Neither a public relations agency nor an advertising campaign will substitute for the personal journey that will establish the presence of Masonry in the public’s view. Each of us has a responsibility to steward our respected fraternity into the future, calling on our own spirit rather than deferring to those of our predecessors. We must exercise the same etermination that we admire and celebrate in our heritage.

3. Assessing our tangible and intangible assets

Relying on the Rough Ashlar as a metaphor for the Mason’s journey toward enlightenment, the Task Force considered the now dormant natural resources of Masonry. From the value of the individual brothers who sit among us to the lodge-centered assets and systems that link us on a national and international level, we have a wealth of untapped Masonic resources. It is our work to uncover these resources for the immediate and long-term good health of our fraternity.

The Task Force recommends taking an inventory of individual lodge strengths in terms of tangible and intangible resources. Consider the assets that are within immediate reach of the lodge and can easily be adapted to meet new needs. These are just a few suggestions to help lodges take an inventory. They are not listed by priority.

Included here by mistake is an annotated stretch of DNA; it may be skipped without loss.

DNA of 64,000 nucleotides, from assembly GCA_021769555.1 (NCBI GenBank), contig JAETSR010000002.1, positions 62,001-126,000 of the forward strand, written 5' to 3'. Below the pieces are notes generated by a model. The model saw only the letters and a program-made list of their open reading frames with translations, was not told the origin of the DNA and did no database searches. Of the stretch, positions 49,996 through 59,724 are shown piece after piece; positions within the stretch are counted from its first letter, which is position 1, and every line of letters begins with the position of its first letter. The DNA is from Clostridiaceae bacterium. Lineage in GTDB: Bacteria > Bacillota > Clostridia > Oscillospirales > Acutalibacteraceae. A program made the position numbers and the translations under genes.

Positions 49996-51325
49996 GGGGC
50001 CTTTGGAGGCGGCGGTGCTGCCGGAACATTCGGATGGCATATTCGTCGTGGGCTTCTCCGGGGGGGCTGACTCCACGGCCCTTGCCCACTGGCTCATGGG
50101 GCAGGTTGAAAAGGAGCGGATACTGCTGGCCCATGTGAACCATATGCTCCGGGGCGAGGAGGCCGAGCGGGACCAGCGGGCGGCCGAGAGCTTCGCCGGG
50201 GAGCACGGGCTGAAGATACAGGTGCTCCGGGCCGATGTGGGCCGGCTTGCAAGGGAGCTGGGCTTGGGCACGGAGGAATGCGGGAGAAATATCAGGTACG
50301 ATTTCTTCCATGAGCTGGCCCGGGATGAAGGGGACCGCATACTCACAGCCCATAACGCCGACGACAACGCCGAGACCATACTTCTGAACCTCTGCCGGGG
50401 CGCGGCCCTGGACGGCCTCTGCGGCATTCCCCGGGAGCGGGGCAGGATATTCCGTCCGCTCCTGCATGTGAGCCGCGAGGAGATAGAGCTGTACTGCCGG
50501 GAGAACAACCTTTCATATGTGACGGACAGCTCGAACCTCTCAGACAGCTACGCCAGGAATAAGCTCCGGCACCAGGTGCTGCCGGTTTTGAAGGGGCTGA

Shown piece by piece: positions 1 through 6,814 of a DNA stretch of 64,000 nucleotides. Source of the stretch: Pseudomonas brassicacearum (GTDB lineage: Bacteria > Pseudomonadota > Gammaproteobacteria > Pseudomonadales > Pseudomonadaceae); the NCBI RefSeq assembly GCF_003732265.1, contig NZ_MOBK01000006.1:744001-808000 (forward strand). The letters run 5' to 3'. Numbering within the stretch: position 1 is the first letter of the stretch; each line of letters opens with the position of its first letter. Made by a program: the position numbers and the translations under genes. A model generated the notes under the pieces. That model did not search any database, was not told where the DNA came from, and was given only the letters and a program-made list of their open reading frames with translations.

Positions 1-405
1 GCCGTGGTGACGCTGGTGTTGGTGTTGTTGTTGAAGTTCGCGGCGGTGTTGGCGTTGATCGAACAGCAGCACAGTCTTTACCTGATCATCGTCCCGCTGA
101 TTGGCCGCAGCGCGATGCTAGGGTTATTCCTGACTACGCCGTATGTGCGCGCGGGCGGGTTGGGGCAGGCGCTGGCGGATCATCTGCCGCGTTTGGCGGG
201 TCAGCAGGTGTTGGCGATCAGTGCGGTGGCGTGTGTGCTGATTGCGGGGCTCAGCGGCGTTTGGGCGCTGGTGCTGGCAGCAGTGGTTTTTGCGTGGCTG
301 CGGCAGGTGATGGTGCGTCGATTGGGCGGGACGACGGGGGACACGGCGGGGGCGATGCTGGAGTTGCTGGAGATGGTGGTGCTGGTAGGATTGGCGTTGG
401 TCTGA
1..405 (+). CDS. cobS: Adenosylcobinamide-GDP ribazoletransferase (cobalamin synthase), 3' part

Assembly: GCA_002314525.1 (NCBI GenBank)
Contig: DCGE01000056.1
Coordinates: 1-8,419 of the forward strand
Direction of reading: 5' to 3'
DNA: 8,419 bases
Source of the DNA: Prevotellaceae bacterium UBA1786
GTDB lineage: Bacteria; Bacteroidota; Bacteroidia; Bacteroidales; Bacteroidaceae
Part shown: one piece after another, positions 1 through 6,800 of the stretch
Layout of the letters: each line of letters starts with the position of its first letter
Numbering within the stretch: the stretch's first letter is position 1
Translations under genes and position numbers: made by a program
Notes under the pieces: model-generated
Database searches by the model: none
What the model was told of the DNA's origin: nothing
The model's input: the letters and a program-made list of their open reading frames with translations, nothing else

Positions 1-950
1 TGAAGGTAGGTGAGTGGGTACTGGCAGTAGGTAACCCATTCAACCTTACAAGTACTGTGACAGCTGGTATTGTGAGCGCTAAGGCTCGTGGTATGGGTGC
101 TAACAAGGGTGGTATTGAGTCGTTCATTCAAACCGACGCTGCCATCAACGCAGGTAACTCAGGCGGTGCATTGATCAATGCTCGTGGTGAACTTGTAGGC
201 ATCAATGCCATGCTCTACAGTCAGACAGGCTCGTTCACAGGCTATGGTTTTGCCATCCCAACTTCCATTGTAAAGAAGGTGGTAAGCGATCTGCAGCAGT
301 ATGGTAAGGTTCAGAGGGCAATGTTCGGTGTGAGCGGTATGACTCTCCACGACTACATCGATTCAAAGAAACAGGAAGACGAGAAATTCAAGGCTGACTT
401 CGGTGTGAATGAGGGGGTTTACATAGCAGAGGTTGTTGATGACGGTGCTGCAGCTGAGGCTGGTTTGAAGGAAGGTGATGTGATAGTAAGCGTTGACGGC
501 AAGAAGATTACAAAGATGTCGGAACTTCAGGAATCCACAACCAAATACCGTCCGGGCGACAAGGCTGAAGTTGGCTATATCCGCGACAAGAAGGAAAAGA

Tangible resources may include the following:

  • Existing physical structures
  • Network of over one and one-half million Masonic members
  • Extensive North American geographic coverage
  • Lodge facilities with their community centrality—kitchens, libraries, collections, artifacts, exhibits, archives
  • Existing programs
  • Masonic clinics and hospitals
  • Current Masonic publications
  • Phone and e-mail networks
  • Lodge-based websites
  • Financial assets (even if limited)
  • Contemporary books and films

Also consider the following examples of intangible resources:

  • Our good name for doing good works
  • Centuries of history in multiple countries
  • Individual talents of each brother
  • Historical and contemporary cultural associations
  • Community relationships
  • Family links
  • Educational and arts partnerships
  • A legacy of leadership
  • Respected values system
  • Tradition of diversity
  • Rituals
  • Mystery
  • Symbols
  • Opportunities for self-improvement
  • Fellowship
  • Recent positive media exposure through books and films